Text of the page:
The Bottom Line
- Will Smith does well in a more dramatic role than his usual fare
- Chris Gardner's story definitely deserved to be made into a film
- Unfortunately this isn't the film Gardner's story deserved
- Jaden Smith's a fine little actor but this bit of casting is really distracting
- Starring Will Smith, Jaden Christopher Syre Smith, and Thandie Newton
- Jaden Smith makes his feature film acting debut alongside his dad in the film
- The real Chris Gardner does a cameo at the very end of the movie
- Rated PG-13 for some language
- Theatrical Release Date: December 15, 2006
Guide Review - "The Pursuit of Happyness" Movie Review
Based on true events, The Pursuit of Happyness (the incorrect spelling is explained in the film) follows Chris Gardner (Smith) as he struggles to achieve the American dream. Chris has everything going against him. His wife (Thandie Newton) left him and he's raising his 5-year-old son alone, without any real income. Determined to provide for his son Christopher (Jaden Smith) no matter what, Chris enters an unpaid internship program at a brokerage firm in hopes of landing the one paid position available at the end of the training program.
Sleeping in bathrooms, homeless shelters, and shabby hotels when he's got the money to afford a room, Chris never gives up on the idea he can land a job and provide his son with a better life. Will Chris be able to grab the brass ring? Will his son be raised in an environment of love? If you watched the 20/20 special on the real Gardner, you know exactly how this story turns out.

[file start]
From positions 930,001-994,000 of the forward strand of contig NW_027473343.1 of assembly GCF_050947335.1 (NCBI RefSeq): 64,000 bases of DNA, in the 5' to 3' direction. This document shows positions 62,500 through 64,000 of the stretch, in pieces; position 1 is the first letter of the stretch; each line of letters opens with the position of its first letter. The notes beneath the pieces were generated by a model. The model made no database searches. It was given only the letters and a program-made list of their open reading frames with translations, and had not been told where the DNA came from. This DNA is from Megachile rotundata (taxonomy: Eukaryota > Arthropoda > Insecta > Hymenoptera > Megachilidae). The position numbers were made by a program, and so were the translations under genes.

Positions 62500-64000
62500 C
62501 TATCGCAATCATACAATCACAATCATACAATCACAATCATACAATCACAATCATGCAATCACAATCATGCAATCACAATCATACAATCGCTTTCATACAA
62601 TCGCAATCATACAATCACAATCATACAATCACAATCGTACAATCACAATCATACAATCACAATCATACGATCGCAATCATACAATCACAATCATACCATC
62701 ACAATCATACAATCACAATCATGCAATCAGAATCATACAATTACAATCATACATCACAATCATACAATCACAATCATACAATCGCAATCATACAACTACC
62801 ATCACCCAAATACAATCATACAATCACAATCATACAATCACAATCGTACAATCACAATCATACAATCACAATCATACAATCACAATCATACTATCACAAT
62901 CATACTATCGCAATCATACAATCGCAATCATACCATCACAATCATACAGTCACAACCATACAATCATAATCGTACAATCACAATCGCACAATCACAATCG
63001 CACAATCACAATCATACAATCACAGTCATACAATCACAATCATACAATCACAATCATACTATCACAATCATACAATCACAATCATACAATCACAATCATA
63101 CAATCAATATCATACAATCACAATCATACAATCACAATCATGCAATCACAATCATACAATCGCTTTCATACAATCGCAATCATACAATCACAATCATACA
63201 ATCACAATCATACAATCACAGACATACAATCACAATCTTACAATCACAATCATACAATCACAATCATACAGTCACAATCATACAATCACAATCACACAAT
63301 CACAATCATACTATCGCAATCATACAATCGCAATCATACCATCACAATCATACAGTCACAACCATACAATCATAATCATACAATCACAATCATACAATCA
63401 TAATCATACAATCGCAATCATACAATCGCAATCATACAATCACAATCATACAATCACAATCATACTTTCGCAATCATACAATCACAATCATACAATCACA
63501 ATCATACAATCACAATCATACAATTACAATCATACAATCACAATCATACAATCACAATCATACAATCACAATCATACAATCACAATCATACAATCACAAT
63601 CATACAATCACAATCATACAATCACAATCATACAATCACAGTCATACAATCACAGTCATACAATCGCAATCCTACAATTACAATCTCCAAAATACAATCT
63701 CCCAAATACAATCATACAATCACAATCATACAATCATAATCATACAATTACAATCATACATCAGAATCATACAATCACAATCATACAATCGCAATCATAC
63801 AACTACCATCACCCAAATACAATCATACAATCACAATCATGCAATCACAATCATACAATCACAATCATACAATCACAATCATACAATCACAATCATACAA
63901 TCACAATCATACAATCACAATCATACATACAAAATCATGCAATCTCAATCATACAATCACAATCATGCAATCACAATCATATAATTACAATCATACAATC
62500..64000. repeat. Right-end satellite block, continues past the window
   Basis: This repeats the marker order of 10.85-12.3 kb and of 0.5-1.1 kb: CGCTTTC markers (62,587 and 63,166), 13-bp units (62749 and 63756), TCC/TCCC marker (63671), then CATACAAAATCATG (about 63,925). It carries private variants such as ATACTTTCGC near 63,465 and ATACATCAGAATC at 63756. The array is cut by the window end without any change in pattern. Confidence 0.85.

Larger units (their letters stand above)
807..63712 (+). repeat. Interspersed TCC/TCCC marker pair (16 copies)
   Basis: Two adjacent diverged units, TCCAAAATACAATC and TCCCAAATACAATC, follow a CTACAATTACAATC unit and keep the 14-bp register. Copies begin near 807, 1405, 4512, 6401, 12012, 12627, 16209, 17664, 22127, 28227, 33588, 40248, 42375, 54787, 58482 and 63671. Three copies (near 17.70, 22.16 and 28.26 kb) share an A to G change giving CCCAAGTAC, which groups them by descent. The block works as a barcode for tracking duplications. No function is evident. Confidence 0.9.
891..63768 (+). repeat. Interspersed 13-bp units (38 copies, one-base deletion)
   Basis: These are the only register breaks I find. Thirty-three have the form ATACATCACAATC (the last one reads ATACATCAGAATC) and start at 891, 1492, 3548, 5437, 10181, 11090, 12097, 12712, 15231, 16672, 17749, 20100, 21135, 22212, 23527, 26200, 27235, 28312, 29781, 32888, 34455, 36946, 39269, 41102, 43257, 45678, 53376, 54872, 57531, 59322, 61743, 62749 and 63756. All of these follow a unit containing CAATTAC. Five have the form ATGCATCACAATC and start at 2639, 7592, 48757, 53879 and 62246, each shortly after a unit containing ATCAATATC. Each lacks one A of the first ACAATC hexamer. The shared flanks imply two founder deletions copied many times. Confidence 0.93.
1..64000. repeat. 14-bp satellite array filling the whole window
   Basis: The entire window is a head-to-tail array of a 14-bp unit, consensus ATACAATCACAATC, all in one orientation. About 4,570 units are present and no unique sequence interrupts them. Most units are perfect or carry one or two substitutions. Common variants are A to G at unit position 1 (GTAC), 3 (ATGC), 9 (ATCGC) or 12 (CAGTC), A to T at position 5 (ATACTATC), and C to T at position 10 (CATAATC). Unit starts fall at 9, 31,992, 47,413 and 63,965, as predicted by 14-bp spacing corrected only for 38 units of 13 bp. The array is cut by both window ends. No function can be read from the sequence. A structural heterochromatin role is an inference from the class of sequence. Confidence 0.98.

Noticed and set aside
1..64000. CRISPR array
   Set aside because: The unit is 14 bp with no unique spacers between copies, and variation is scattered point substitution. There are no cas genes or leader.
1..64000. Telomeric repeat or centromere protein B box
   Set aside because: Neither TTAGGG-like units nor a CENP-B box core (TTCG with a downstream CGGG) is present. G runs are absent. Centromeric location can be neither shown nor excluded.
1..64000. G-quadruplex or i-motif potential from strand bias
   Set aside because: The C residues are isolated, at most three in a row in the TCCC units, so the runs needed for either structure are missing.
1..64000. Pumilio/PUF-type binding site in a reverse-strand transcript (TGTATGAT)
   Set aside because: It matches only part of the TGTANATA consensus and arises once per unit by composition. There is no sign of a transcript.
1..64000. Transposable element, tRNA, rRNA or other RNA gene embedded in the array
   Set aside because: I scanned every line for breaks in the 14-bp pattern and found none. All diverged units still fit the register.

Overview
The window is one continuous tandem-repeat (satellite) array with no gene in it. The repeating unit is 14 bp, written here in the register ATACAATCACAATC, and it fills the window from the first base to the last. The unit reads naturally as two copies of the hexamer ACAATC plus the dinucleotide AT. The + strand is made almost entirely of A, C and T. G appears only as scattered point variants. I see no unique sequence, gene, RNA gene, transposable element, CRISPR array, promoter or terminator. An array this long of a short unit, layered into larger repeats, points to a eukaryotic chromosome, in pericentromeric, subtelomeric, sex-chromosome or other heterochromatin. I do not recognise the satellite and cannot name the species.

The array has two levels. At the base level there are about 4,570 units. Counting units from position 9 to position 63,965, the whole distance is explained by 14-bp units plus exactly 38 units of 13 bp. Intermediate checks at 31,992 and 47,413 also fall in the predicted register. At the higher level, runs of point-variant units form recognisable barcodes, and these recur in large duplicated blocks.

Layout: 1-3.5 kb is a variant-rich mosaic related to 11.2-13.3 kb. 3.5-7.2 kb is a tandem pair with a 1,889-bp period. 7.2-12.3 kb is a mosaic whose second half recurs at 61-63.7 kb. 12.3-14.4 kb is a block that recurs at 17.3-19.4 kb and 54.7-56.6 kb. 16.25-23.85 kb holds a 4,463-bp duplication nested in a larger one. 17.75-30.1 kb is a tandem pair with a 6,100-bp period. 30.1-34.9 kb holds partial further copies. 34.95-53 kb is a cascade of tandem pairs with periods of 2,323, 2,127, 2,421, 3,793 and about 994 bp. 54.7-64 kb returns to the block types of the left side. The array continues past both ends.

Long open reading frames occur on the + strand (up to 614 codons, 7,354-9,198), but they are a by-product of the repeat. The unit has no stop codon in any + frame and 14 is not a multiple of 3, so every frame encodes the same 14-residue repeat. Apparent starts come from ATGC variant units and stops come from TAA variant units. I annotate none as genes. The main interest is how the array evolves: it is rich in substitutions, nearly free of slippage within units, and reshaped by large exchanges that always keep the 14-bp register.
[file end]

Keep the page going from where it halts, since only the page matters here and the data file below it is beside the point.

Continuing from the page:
To Sum It Up
If Jaden Christopher Syre Smith didn't turn in such a terrific performance, the cries of nepotism might overwhelm anything else to do with the release of The Pursuit of Happyness. However the younger Smith inherited talent from his parents and so he actually deserved the big break. That said, there are too many scenes in The Pursuit of Happyness that feel as though they're included in the film just to show off the close relationship between dad and son. Anyone arguing the need for an overabundance of scenes between the two because The Pursuit of Happyness is based on real events is assuming the story faithfully follows reality. It doesn't. Chris Gardner's real son was only two at the time of the events portrayed in the film.
If patience isn't a virtue you possess, pass on Pursuit of Happyness. The film takes forever to get going yet once it's underway, it doesn't seem to ever want to stop.